Economic governance is the victim of political instability. For women and children to die in stampedes for a few kilograms of wheat, in a country which produces more wheat than its own requirements, is nothing but lack of governance. The persistence of the sugar crisis is yet another example of that. The sugar crisis is the result of the government not taking the right decisions at the right time, and of its mishandling of the supply-demand issue, on the other hand.


The nation has already paid a heavy price of political uncertainty during the last 20 months. Economic growth slowed to two percent in 2008-09 and is not likely to improve in the current fiscal year as the political instability continues to keep the economy out of focus. Unemployment and poverty are certainly on the rise. Revenue collection will once again be a victim of the political instability and the likely shortfall will be Rs100 billion in the current fiscal year. Should the ministry of finance be blamed for this shortfall? The answer is emphatically no. It is the responsibility of the government and the political leadership to create a relatively stable environment in which economic activity flourishes and tax authorities collect revenues and the government undertakes reforms in the tax system and tax administration. In the midst of the political instability, can the present government introduce value-added tax in Budget 2010-11?


While political instability affects revenue collection, it also encourages government to borrow extensively. Accordingly, the government has added $12 billion in external debt thus far and is likely to add another $7 billion by end-June 2010. External debt servicing has increased from $2.87 billion in end-June 2007 to $4.52 billion in end-June 2009. This amount is likely to increase to $6 billion in the current fiscal year. Foreign direct investment, which stood at over $8 billion in 2006-07, has plunged to $3.7 billion in 2008-09 and is likely to decline further in the current fiscal year.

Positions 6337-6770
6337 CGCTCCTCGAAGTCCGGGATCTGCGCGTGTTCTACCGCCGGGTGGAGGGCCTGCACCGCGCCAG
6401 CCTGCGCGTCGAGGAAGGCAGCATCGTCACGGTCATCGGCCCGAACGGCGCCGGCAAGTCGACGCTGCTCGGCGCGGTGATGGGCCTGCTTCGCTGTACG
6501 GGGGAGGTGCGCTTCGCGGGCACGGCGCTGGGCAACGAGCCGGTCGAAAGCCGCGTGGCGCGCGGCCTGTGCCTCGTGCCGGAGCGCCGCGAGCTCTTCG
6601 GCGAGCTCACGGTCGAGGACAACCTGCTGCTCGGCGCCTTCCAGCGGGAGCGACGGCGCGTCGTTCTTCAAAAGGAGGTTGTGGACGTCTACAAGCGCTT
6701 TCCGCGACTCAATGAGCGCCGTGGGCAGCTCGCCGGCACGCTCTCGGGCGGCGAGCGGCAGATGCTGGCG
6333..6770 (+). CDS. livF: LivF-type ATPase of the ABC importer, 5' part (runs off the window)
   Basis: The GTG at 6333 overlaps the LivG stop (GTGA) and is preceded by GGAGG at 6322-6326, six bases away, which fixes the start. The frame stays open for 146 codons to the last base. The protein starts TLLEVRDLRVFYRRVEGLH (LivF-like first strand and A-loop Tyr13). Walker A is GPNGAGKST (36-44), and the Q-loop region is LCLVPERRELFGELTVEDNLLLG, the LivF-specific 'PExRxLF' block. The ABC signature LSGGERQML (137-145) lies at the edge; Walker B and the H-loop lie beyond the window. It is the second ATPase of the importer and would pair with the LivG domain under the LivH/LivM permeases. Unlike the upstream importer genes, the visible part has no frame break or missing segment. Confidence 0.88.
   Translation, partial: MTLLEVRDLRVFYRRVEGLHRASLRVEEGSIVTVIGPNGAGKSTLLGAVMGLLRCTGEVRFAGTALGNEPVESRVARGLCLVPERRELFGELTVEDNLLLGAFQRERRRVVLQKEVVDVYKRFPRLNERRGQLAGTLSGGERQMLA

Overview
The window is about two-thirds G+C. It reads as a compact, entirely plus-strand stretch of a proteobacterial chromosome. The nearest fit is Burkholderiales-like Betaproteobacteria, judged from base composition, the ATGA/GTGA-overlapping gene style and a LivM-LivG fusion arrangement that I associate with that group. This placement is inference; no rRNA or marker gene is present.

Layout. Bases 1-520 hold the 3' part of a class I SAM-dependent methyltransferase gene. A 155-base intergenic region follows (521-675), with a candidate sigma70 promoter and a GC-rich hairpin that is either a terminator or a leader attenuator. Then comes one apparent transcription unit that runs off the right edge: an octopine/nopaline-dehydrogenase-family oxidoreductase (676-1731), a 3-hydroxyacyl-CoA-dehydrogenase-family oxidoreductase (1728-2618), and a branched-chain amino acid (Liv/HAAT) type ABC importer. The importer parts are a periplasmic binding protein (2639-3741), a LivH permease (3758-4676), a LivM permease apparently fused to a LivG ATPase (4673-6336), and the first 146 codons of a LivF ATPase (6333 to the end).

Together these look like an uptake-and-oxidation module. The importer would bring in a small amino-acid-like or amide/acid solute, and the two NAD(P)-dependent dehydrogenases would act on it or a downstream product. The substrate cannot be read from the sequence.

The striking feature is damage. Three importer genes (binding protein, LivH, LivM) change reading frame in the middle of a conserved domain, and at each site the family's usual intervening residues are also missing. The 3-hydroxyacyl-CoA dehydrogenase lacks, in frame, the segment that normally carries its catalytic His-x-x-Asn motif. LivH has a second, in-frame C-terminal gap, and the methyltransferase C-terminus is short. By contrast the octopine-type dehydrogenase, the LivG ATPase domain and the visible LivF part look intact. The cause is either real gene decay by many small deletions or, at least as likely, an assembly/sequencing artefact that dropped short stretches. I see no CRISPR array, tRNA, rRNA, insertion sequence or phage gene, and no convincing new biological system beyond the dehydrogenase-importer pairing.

We must remember that economic stability and political stability are deeply interconnected. No amount of foreign assistance will propel growth unless conditions like a stable and honest government, market-oriented and outward-looking policies, and a willingness to undertake reforms are in place. Aid that goes into poor policy environment does not work. Instead, it contributes to debt and restrains future growth.


The writer is dean and professor at NUST Business School, Islamabad. Email: ahkhan@nims.edu.pk

 

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I. THE NEWS

EDITORIAL

REJECTING HYPER-NATIONALISTS

MOSHARRAF ZAIDI


The voice of Pakistan's emerging middle class will not always be amplified in ways that serve Pakistanis' collective interests. The overwhelming majority of the Pakistani middle class takes great pains to conduct and promote an honest and open debate about the issues. Part of taking those pains includes introspection. There is an increasingly important deviant strain of hyper-nationalism mixing itself in with the voice of the Pakistani middle class. Pakistanis need to tackle it with the same integrity and purposefulness that has enabled the establishment of this middle class voice in the first place.


While it remains true that the majority of critique of the Pakistani media is malicious and motivated by attempts to delegitimise the country's fragile middle class voice, it is also true that the low quality of research, fact-checking and integrity among Pakistani hyper-nationalists makes their work dangerously counter-productive, and hardly strengthens the case of Pakistan. Hyper-nationalist pundits always find America and India as the root of all evil. Hyper-nationalist newspapers seem to have all th